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Out of malicious curiosity I opened 2 terminals, each running the bash shell. In the first I type :

$ echo $$
11458

and in the second :

$ echo -n "echo this command" >> /proc/11458/fd/0

Then this text echo this command is indeed piped to the prompt on the first terminal. But on enter in that first terminal, that text is not executed as a command, I just get a new prompt.

In a second attempt, I executed this command in the first terminal:

$ read line;echo $line

and while the read is waiting for input, I again echo some text to /proc/11458/fd/0 in the second terminal. That text does appear on the first terminal, but on pressing <enter> in the first terminal, the read terminates, and the echo $line shows that no input was read.

So I still didn't find a way to do harm; all I can do is modify the text on the first terminal, from the second terminal. Screen readers on that first terminal of course, do pick this up. By screen readers I am thinking of mouse selection, or terminal functions like Save Contents ...; I tried both.

But if I knew how to also echo, for instance, an end-of-file or other control characters to the first terminal's stdin, couldn't I mess up things terribly for processes in the first terminal?

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2 Answers 2

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Part 1 - does this answer your question? Writing to stdin of a process

Part 2 - you can write to (and read from) a terminal belonging to any process that you own. But standard UNIX permissions will prevent you writing to (or reading from) any device that's associated with a different user login.

ls -l /proc/$$/fd/0
lrwx------ 1 roaima roaima 64 Nov 27 13:19 /proc/7859/fd/0 -> /dev/pts/0

ls -lL /proc/$$/fd/0
crw--w---- 1 roaima tty 136, 0 Nov 27 13:24 /proc/7859/fd/0

I can write to this device:

( tput smso; echo 'surprise!' ) >/dev/pts/0
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  • On your Part 1, I actually did read that question before daring mine. I looked up the TIOCSTI you commented on there, and it hightened my fear, because Simulate terminal input is exactly what seems dangerous to me. Gilles 'SO- stop being evil' too had in his anser the possibility If /proc/PID/fd/0 is a pipe, then writing to it appends the data to the pipe's buffer. In that case, the process that's reading from the pipe will read the data. And then in the accepted answer the stdX are linked to /dev/pty#, mine to /dev/pts/#.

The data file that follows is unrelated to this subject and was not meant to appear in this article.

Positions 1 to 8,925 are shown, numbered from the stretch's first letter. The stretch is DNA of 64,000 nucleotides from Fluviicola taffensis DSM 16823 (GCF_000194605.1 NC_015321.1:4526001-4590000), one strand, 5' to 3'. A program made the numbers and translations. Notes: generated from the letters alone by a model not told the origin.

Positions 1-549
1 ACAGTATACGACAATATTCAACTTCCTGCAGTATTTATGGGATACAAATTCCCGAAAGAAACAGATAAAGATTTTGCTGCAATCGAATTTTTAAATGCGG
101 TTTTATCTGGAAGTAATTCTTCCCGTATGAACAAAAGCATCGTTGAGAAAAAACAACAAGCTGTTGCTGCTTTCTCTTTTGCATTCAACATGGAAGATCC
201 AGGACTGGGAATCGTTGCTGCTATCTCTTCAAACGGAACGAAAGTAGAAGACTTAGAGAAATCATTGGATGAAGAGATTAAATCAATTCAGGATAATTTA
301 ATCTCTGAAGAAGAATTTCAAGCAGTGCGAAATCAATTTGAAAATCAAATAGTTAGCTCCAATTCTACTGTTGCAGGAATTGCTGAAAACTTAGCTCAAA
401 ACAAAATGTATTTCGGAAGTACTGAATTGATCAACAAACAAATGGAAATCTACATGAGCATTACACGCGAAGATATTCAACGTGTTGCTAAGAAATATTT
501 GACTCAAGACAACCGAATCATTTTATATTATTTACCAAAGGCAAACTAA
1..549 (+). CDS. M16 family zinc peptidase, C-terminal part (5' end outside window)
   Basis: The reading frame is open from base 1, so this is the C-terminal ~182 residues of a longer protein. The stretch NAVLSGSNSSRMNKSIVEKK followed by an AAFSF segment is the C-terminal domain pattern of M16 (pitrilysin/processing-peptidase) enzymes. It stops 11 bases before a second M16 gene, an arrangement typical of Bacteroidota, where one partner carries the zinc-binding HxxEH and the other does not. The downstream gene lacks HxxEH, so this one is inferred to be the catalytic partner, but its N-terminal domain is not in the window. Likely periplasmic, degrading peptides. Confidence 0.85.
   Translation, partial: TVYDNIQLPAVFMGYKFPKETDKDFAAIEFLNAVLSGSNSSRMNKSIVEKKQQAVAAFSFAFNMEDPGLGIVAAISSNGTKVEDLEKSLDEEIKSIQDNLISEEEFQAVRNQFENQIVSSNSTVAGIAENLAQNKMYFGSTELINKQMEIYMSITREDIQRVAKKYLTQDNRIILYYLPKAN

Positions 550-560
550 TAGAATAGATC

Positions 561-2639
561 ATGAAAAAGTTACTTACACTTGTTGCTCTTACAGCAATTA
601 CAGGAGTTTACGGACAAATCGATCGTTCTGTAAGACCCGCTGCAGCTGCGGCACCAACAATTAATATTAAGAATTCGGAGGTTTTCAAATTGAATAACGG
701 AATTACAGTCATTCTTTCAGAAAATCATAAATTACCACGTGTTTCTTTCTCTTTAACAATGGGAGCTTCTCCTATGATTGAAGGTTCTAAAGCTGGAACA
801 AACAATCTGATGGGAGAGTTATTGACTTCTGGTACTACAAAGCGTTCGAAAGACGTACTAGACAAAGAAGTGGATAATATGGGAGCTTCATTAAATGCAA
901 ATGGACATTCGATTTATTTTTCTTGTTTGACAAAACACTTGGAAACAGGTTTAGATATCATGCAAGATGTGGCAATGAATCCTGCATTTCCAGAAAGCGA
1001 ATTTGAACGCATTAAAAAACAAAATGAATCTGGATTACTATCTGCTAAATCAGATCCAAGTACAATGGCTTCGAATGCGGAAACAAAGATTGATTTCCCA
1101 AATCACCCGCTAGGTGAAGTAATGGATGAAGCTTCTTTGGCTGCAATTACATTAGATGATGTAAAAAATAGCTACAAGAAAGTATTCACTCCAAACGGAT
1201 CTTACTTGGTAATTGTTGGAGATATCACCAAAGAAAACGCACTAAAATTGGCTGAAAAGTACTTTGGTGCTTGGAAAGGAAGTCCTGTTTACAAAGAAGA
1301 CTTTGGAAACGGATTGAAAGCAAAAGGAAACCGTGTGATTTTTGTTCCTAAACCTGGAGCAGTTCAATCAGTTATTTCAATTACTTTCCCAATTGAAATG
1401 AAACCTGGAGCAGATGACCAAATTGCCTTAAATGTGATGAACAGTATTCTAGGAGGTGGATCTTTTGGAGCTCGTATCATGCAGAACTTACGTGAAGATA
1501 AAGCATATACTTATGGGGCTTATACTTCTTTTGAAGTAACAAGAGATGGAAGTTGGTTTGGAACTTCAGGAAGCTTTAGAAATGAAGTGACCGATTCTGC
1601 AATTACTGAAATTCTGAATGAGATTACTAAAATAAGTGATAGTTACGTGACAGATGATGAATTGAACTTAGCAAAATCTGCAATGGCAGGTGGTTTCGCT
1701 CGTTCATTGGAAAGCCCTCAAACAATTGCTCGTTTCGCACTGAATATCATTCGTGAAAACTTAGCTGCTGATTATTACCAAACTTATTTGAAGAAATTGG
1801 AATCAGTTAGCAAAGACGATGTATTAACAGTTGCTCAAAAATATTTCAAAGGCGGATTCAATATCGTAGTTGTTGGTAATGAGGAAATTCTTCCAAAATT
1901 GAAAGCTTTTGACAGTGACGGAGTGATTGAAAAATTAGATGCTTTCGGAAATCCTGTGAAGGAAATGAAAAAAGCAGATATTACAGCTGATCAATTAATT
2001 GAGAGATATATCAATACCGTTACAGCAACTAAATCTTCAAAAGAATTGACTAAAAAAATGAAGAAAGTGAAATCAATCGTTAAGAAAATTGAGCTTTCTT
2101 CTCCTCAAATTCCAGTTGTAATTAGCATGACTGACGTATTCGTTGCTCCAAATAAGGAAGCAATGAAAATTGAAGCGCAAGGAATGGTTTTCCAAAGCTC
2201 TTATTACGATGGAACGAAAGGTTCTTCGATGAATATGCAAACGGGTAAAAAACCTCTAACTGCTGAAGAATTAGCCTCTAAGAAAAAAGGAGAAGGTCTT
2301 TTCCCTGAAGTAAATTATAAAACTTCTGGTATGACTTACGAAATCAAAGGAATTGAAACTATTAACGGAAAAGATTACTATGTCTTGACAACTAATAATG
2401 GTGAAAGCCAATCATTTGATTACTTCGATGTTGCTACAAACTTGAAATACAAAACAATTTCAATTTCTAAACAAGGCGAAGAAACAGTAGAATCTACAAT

– db-inf
    Nov 29, 2021 at 9:25
  • On your Part 2. What you are saying, is that when I mess up, it's my own authorized mess. Thanks for the reassurance. The problem is that I am also the root of my private personal computer, and a linux newbie.
    – db-inf
    Nov 29, 2021 at 9:30
  • Db-inf generally it's better not to run day to day as root. Very little will stop you doing so, because it's your mschine, but it's better to do stuff as a normal user for as much of the time as possible Nov 29, 2021 at 9:43
  • 1
    Don't worry. Also is not a synonym of always.
    – db-inf
    Nov 29, 2021 at 19:47
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This may be an easy explanation:

If a terminal process writes to the terminal (stdin, stdout, and stderr all point to the same device/pty), then this output does not become its next input. Obviously.